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Thursday, July 5, 2018

No Progress in Family Health Team Strike

Owen Sound | by Matt Hermiz  

OPSEU members, doctors still haven't bargained in the six weeks since strike began

Six weeks after unionized workers walked off the job at the Owen Sound Family Health Team, collective bargaining remains at a standstill.

Ontario Public Service Employees Union Regional VP Lucy Morton tells Bayshore Broadcasting News the doctors who own the Owen Sound Family Health Organization (OSFHO) have not come back to the table after workers rejected a three-year contract proposal that offered an annual one per cent raise, but clawed back pension contributions.

Some 30 nursing, clerical and custodial workers have been on the picket lines since May 22.

OPSEU spokesperson David Cox says the OSFHO is privately owned by 22 doctors.

A statement from the OSFHO calls the Union's proposal out of alignment with financial realities, highlighting the fact the OSFHO and union negotiators had reached terms on a new agreement prior to the strike that was rejected by workers.

"The OSFHO remains convinced that the agreement that was concluded between the committees was reasonable," the statement reads.

It goes on to say the OSFHO also raised its offer to include salary increases to some employees of up to five per cent, while conceding some tradeoffs were required in pension contributions currently solely funded by the employer.

"The union's latest position still represents a wage increase which would average 10.7% in the first year alone," the OSFHO statement explains. "That increase does not account for the costs of the other improvements that the union already achieved in collective bargaining."

Today, picketers were pacing the sidewalk in front of the entrance to the FHT building, causing brief hold-ups for vehicles entering and exiting.

Morton says they're just trying to get doctors to respect the bargaining process and negotiate.

She says some doctors at the OSFHO have resorted to using derogatory words, bullying and harassment while encountering striking workers outside the Family Health Team building.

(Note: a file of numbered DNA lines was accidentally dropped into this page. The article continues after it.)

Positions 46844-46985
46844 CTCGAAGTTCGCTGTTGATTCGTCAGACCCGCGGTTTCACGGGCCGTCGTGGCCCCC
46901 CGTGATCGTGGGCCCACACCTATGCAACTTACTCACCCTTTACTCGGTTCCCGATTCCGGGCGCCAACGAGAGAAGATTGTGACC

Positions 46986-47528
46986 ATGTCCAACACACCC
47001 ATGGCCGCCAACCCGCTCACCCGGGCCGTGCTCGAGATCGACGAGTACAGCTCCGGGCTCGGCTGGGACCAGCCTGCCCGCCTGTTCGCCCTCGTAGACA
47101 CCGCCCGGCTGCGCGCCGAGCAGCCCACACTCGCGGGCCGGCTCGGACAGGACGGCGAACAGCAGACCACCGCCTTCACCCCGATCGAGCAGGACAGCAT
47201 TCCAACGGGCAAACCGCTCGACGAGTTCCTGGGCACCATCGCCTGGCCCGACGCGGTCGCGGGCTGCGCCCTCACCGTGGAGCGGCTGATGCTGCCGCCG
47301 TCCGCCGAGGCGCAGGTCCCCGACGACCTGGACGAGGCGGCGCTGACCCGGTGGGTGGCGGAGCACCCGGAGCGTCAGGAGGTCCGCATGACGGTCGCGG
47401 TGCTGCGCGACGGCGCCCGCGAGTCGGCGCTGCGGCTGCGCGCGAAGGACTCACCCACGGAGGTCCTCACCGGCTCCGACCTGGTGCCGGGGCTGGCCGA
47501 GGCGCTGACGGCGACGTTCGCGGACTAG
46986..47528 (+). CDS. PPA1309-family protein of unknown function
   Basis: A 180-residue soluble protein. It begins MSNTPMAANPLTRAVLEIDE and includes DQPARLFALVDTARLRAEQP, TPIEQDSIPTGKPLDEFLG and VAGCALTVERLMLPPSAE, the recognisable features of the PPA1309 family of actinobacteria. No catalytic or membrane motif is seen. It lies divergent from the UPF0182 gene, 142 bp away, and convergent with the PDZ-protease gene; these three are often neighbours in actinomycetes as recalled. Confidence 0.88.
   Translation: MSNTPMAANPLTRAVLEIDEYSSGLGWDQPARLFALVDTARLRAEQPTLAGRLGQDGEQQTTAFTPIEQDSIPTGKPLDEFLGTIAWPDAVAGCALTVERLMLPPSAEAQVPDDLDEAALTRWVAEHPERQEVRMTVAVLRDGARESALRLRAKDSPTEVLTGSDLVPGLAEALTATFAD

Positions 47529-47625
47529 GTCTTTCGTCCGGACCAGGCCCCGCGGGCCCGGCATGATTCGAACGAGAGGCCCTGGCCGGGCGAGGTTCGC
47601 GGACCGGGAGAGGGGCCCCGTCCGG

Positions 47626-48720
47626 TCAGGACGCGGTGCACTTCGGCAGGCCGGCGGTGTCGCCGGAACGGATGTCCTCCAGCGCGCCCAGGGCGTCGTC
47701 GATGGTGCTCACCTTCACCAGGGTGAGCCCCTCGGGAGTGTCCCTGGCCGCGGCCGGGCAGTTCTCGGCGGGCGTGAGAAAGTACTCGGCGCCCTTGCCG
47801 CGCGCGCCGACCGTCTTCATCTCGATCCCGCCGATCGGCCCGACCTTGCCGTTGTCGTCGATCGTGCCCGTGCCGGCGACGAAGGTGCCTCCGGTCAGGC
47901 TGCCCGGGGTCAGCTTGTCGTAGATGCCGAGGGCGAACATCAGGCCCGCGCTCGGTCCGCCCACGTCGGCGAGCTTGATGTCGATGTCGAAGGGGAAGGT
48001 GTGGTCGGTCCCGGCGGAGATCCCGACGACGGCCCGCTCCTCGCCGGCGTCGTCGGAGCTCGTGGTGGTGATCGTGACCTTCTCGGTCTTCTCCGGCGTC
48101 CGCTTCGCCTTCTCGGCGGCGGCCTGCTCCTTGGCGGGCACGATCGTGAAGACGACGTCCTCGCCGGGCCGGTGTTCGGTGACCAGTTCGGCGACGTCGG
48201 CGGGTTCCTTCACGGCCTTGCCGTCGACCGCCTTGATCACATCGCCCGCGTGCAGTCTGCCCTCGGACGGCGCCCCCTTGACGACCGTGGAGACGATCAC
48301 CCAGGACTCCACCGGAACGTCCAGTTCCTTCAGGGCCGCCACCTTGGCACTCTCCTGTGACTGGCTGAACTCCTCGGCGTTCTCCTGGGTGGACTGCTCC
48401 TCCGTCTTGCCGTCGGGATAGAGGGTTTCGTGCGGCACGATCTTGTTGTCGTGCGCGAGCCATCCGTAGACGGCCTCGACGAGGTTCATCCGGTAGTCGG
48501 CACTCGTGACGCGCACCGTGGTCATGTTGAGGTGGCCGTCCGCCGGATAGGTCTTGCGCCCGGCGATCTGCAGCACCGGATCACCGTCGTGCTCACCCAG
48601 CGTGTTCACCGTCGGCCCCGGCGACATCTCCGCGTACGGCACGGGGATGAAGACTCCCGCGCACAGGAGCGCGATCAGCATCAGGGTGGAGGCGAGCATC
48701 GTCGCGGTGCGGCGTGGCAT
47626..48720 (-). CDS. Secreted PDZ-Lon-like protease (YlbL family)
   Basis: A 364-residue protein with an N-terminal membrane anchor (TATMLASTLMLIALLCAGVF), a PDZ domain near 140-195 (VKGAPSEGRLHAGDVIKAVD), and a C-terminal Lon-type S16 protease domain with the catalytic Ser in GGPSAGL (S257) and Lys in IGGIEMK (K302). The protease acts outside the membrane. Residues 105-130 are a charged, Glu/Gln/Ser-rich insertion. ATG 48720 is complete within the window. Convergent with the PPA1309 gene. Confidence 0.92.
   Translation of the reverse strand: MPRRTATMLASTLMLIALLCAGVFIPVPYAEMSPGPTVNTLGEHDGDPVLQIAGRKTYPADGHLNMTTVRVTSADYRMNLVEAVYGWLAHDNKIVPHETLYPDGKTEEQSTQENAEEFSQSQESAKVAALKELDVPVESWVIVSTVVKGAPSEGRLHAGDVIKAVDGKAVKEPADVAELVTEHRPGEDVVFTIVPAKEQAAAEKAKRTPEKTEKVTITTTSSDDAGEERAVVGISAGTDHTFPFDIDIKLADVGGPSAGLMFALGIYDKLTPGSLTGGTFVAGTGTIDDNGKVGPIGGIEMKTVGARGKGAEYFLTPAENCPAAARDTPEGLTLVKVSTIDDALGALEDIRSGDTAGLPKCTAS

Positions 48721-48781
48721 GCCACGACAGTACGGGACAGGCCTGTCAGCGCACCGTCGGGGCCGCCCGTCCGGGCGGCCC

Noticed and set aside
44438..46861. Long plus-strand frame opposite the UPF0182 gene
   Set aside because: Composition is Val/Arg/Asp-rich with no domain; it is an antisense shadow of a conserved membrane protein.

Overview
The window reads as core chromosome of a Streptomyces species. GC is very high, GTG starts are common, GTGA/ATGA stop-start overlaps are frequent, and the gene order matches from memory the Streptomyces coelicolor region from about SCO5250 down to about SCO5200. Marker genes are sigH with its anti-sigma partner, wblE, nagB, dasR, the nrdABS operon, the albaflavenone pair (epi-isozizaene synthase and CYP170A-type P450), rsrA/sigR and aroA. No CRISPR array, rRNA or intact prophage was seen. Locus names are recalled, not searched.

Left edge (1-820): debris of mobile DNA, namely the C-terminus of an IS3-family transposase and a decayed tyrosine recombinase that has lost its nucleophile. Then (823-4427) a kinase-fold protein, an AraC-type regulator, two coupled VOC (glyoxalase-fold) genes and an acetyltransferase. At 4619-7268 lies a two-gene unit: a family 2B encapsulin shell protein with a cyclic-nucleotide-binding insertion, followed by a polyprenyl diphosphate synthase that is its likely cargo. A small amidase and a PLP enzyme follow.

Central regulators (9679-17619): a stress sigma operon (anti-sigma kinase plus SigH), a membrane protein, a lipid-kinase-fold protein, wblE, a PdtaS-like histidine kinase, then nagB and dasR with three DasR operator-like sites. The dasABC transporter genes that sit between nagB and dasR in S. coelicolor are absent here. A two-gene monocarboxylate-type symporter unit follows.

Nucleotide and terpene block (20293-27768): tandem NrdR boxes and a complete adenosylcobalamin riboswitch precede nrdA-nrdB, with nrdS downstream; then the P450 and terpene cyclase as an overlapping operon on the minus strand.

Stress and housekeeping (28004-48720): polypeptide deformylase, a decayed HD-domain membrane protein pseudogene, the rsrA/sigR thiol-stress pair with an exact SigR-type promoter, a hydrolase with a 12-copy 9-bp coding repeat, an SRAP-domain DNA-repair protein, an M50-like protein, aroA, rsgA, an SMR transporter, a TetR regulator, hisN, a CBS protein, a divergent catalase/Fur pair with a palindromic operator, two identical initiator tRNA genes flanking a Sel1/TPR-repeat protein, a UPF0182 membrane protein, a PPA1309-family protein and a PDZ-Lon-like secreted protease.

"I think everybody in this particular community would be shocked that these so-called professionals would use words like this," Morton says. "There has been a history of feeling abused and harassed by (members) from the doctors and their staff above. This supports that."


A 2016 survey by OPSEU found a staggering 94% of workers at the OSFHO reported "feeling very stressed" and nearly two-thirds of employees feeling they were being bullied or harassed.

While fighting back tears, one striking employee who asked not to be named out of fear of retaliation, says there's a longstanding history of harassment at the workplace.

"This has been going on for a long time," she says. "Approximately 70 staff have quit over the past 10 years, that's an average of 10 per year."

"That's ridiculous and it speaks to a huge problem here."

A call to OSFHO executive director Karen Smith for comment went unanswered by deadline.

One of the striking staff members, Tina Roscoe, says they remain committed to ensuring they get a fair collective agreement.

"We are out here until the end," Roscoe says. "All we want to do is get them to come back to the table and talk to us.

"And they are not," continues Roscoe. "So, we're going to stick it out until we come to some sort of agreement."

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